This large village on the Leicestershire & Rutland border had a recorded population of around 1200 during the 2001 census and is approx 6 miles north-west of Oakham. The village is split into two by a brook and the older part of the village is sited around the church to the east.
Two of the manors of Whissendine were held by the Earl’s of Huntingdon until the 15th and 16th centuries. A Hugh de Morville was granted land here by David, King of Scotland before 1130 and he became Constable of Scotland and died in 1162. His son Richard in 1173 had his lands siezed in Whissendine for joining the young King Henry against his father Henry II.
There were several manors in the village but there were so many families and changes there is not enough room here for all the information so there is a link above where you can read more. The Sherard family became prominent in the village when in the 16th century they acquired a manor here by marriage.
The Wittlebury manor at Whissendine had an interesting period in the 14th century when John de Wittlebury as chief keeper of the peace for Rutland raised attachements in 1336 in order to catch ‘notorious offenders’. This rather upset John Harington and his brothers Richard & Walter (presumably because they were the aforementioned offenders) who went with an armed force to the manor and wounded John’s son Thomas. It did not end there, in August John de Wittlebury was murdered by Richard Harington and Robert Crowe of Whissendine who left the country. The Wittlebury family held the manor until the 16th century when it passed to the Berkeley family of Wymondham and then the manor eventually passed to the Sherard’s.
The first thing that strikes you about the church is the magnificent west tower. Perhaps one of the finest in Rutland and Leicestershire. Over 100ft high it dominates the church and surroundings. Built of Barnack stone (used on many cathedrals) and of three stages it has many niches, now unfortunately empty of statues. On the south and east sides of the tower one of the windows is omitted and filled with tracery. Below the parapet is a series of gargoyles (binoculars at the ready) two on each side. Pevsner remarked he found the tower rather ugly but I have to disagree.
The church consists of the afore mentioned tower, nave, chancel, north & south aisles, north & south trancepts, south porch, and a small vestry on the north side of the chancel. It is a large church and well proportioned with plenty of light.
There must have been an earlier church on the site as one was recorded as early as the 12th century but the earliest fabric dates from the 13th century. Then the church was built with a chancel, four bay arcade nave with aisles and a north trancept. In the 14th century the church was enlarged with a trancept chapel on the south side, the chancel was remodelled, the south aisle widened, the porch was added and the nave extended by another bay and finally the wonderful tower was added. During the 15th century the clerestory was added and new windows inserted in the aisles.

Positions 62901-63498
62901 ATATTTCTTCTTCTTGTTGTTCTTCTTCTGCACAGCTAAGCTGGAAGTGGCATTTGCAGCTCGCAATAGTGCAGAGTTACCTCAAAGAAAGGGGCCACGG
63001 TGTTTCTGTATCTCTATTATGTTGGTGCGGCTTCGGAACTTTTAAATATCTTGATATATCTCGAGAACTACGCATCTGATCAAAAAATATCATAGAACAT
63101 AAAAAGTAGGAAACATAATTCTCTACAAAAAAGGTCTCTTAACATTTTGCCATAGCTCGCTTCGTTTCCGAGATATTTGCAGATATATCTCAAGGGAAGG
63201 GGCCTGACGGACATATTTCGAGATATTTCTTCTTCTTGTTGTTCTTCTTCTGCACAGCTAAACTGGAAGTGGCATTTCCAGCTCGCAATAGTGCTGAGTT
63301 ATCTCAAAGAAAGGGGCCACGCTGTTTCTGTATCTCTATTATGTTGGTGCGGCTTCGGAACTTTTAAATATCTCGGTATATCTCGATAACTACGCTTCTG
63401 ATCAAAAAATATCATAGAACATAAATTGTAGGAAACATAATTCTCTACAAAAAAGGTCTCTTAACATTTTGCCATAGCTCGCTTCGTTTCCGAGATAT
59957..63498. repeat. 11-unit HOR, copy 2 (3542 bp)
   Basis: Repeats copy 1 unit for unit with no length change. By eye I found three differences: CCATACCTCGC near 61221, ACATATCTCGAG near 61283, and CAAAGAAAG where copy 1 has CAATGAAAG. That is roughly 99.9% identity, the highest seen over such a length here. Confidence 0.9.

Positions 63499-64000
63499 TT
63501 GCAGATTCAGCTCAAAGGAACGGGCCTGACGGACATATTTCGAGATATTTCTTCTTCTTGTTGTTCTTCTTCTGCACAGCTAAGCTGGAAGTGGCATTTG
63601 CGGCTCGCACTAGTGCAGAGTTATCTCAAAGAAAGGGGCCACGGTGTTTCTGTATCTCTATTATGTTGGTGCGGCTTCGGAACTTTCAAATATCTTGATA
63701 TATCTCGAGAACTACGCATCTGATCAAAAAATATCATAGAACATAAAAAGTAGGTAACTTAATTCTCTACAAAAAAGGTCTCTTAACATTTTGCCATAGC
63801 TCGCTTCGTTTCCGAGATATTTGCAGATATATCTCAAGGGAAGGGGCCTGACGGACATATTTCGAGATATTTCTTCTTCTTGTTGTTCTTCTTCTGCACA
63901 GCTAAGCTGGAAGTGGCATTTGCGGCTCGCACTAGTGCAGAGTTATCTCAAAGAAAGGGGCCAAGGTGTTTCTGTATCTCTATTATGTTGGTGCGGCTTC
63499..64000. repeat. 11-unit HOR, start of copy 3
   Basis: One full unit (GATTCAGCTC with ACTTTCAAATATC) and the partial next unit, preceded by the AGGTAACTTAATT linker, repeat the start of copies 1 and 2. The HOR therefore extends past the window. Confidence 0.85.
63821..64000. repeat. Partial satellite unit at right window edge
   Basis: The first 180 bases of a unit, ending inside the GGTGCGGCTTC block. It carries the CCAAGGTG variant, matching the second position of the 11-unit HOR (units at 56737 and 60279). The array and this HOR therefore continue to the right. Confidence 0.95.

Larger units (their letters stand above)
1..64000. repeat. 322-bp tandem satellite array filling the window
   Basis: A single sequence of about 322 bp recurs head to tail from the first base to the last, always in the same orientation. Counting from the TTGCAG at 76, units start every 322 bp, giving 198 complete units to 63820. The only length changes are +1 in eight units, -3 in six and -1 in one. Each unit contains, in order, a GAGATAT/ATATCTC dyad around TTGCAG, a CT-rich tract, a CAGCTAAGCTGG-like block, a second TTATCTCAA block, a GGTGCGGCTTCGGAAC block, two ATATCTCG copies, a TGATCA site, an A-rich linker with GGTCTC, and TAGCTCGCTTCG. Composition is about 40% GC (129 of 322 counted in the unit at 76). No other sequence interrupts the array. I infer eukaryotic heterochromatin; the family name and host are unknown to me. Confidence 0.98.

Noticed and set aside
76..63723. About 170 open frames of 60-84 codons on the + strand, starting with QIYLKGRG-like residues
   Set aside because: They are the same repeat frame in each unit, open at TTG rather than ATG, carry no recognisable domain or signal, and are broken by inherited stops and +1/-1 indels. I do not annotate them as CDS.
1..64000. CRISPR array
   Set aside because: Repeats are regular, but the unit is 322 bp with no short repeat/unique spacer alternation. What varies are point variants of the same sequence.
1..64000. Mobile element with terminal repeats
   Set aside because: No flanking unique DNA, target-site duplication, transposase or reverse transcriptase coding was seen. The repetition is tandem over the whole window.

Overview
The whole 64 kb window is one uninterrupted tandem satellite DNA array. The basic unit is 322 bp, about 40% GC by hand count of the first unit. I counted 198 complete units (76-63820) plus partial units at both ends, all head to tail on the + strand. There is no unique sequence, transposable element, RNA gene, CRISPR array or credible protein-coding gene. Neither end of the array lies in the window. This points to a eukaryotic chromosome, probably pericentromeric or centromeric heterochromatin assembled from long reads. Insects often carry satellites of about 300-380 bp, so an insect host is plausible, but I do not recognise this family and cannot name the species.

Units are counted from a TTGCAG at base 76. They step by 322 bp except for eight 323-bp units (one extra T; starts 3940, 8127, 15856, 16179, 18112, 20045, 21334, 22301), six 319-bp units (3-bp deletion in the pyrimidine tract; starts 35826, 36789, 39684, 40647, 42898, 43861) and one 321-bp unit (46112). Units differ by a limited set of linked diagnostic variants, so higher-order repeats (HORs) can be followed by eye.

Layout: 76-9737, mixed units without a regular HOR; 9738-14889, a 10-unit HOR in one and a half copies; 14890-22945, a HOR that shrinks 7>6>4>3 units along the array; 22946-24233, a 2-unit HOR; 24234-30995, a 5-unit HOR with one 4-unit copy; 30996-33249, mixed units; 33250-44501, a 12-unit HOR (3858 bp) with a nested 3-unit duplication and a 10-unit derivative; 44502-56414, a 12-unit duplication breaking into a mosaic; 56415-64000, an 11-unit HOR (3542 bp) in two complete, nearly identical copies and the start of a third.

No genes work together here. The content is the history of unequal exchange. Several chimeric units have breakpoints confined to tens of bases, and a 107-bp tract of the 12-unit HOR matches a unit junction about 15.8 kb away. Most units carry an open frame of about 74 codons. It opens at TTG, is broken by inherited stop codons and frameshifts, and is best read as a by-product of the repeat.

In the 19th century the chancel was recorded as being in a ruinous state, so in 1865-70 the Victorians completed a restoration of the chancel, plus work in the south trancept and the chancel arch. The east window also dates from the restoration. In 1920 further work was undertaken to repoint the church and complete some work on the porch and tower. The church was originally plastered but only the chancel retains this feature.
The chancel contains all ‘modern’ (post Victorian furnishings) and the north trancept houses the organ. The south chapel has the remains of a piscina and the windows have been much altered over the centuries.The screen between the south transept and aisle was originally the screen between the chapel and ante-chapel of St. John’s College, Cambridge, and was acquired for Whissendine church in 1869, when the old college chapel was pulled down, it dates from the 16th century.
The 13th century north aisle piers have a list to the north and this is why they have been bolstered with later buttressed arches across the aisle. There are also buttresses for two of the westernmost arches on the exterior. This work is probably 17th century.
In the nave roof we have plenty of carved musicians and full length figures which requires your binoculars again, but some of them are very fine and worthy of a ‘stiff neck’. On the east side of the tower can clearly be seen the the remains of the old roof-line which predates the addition of the 15th century clerestory. You can see this feature in many churches. The 14th century octagonal bowl font has a modern base and the stone pulpit of Ketton stone was installed in 1888.
There was an alabaster tomb of Bartholomew Villers and his wife recorded in 1684 which was much defaced by the 18th century and this has now gone. There are mural monuments to Bennet Sherard (d. 1711) and Dorothy his wife (d. 1744), daughter of Lord Fairfax, and another monument to Philip Sherard (d. 1790).
Whissendine church is a very attractive building with a fantastic tower and of course being open it should be on your list to visit. I think I must say this for nearly every church as they are all in my opinion worthy of a visit – but this one has extra appeal.
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